‘Mr. Trump brought these charges upon himself’: Romney, again, calls out Trump after latest indictment

"Mr. Trump brought these charges upon himself by not only taking classified documents, but by refusing to simply return them when given numerous opportunities to do so."

Utah Senator Mitt Romney on Friday called out Former President Donald Trump after his indictment for mishandling classified documents. Haiyun Jiang/The New York Times

Never one to mince words about Donald Trump, who on Thursday announced his federal indictment for mishandling classified documents, Utah Sen. Mitt Romney once again took a shot at the former president.

The day after Trump received the call informing him of the seven charges against him — likely ranging from conspiracy to obstruction of justice — the former Massachusetts governor released a statement saying the former president had the charges coming.

“Mr. Trump brought these charges upon himself by not only taking classified documents, but by refusing to simply return them when given numerous opportunities to do so,” Romney said, after acknowledging Trump should be presumed innocent until proven guilty. “These allegations are serious and if proven, would be consistent with his other actions offensive to the national interest, such as withholding defensive weapons from Ukraine for political reasons and failing to defend the Capitol from violent attack and insurrection.”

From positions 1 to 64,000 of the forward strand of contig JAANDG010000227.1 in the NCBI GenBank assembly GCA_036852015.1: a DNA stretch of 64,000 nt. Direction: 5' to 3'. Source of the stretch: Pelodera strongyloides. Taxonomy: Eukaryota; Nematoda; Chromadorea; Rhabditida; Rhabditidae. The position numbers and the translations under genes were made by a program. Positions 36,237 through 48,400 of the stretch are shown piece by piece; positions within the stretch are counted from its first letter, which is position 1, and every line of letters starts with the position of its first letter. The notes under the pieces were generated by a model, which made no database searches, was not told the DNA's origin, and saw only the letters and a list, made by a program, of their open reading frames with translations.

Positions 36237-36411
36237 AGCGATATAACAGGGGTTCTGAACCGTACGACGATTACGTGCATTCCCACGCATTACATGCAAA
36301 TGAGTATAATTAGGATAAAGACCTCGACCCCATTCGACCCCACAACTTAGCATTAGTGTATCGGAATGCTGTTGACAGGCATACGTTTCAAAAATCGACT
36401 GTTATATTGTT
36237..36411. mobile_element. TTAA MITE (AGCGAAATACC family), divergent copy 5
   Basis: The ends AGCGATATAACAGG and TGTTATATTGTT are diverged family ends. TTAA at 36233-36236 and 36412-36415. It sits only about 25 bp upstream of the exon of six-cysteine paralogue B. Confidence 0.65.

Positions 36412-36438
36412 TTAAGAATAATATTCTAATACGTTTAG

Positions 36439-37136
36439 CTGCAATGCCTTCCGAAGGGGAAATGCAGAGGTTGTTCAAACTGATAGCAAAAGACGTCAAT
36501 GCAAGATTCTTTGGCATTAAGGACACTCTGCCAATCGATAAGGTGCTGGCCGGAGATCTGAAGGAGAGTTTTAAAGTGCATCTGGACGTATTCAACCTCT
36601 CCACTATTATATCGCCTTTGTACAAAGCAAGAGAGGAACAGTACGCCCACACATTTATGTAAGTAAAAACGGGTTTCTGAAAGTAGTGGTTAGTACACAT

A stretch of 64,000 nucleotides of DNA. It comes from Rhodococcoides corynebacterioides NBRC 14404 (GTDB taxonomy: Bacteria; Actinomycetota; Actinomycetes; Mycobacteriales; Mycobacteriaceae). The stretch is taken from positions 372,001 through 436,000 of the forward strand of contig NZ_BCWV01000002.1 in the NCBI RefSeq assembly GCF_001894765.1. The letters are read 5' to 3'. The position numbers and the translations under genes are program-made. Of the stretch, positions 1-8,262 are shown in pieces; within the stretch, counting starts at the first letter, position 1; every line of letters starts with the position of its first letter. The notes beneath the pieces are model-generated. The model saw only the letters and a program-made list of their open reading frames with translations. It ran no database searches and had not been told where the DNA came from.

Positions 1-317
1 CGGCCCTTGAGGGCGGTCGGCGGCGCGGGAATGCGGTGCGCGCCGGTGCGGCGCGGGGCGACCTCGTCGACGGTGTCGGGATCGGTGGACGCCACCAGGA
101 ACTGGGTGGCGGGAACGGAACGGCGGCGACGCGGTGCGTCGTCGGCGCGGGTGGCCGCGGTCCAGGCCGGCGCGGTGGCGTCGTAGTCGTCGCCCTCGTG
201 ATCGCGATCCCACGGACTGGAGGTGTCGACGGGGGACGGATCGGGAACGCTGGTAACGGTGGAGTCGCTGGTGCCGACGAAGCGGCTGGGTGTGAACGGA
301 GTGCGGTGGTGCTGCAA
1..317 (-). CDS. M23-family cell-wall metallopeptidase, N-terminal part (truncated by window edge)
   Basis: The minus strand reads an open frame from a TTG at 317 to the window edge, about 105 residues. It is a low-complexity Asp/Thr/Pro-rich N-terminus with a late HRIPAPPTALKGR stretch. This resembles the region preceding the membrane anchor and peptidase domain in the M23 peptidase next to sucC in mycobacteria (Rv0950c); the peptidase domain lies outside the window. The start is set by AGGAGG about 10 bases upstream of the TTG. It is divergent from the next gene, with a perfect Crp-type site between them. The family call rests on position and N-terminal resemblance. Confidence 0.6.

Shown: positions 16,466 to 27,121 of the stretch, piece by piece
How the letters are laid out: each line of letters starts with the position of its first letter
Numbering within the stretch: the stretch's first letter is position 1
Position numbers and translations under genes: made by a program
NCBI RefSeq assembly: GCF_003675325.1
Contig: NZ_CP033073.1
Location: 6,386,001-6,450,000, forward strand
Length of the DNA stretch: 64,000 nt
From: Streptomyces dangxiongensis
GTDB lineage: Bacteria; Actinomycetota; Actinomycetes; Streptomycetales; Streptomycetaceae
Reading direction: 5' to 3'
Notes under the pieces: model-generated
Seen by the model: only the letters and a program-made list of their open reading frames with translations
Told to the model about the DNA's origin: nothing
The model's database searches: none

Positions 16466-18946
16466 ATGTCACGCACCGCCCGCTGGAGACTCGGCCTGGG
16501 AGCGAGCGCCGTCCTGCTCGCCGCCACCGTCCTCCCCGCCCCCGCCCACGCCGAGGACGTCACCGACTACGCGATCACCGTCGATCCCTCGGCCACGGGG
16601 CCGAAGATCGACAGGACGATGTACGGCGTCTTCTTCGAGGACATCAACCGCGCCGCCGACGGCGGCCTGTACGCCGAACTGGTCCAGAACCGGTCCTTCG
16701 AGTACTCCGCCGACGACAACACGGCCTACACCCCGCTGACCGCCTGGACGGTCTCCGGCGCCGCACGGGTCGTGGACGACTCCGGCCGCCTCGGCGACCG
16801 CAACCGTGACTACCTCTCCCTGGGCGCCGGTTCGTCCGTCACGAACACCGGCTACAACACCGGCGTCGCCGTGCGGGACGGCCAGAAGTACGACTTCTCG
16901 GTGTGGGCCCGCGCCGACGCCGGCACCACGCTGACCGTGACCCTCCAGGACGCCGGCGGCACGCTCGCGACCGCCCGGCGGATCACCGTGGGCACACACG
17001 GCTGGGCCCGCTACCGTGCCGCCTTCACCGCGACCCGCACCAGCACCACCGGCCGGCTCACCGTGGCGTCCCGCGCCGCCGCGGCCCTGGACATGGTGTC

Romney has often called out his fellow Republican — taking a shot at the former president after he was found liable for sexual abuse, for instance — and has repeatedly warned his party against voting Trump the GOP’s 2024 nominee.

“He just is not suited to be president of the United States,” Romney said after Trump was found liable for sexual abuse and defamation in a New York courtroom last month.

New Hampshire Governor Chris Sununu, also an outspoken Republican critic of the former president, said that he doesn’t see the indictment hurting Trump’s 2024 aspirations.

“I think it has almost no impact in the primary,” Sununu told conservative radio host Hugh Hewitt in a Friday interview. “He’s gonna play the victim card. He’s gonna say it’s politically driven, you know, all of that.”

Sununu’s theory is not unfounded. After Trump was charged with 34 counts of business fraud in April, 80% of polled Republican voters said the charges were akin to a “witch hunt.”

“I think most Republican base voters are just like, ‘Yeah, yeah, you know, we’ve heard this story before,'” Sununu added. “Not a huge impact for the primary, but very, very impactful for the general election if he were to be the nominee.”


Despite Romney’s call-out, the former president has received little blowback from the rest of the 2024 Republican field.

Florida Governor Ron Desantis, who announced his candidacy on Twitter in May, called the indictment a “weaponization of federal law enforcement,” according to The Hill.

Former Vice President Mike Pence, who announced his candidacy earlier this month, said in a Friday interview with Hewitt that while “nobody is above the law” and the “handling classified materials is a very serious matter,” he was “deeply troubled to see this indictment move forward.”


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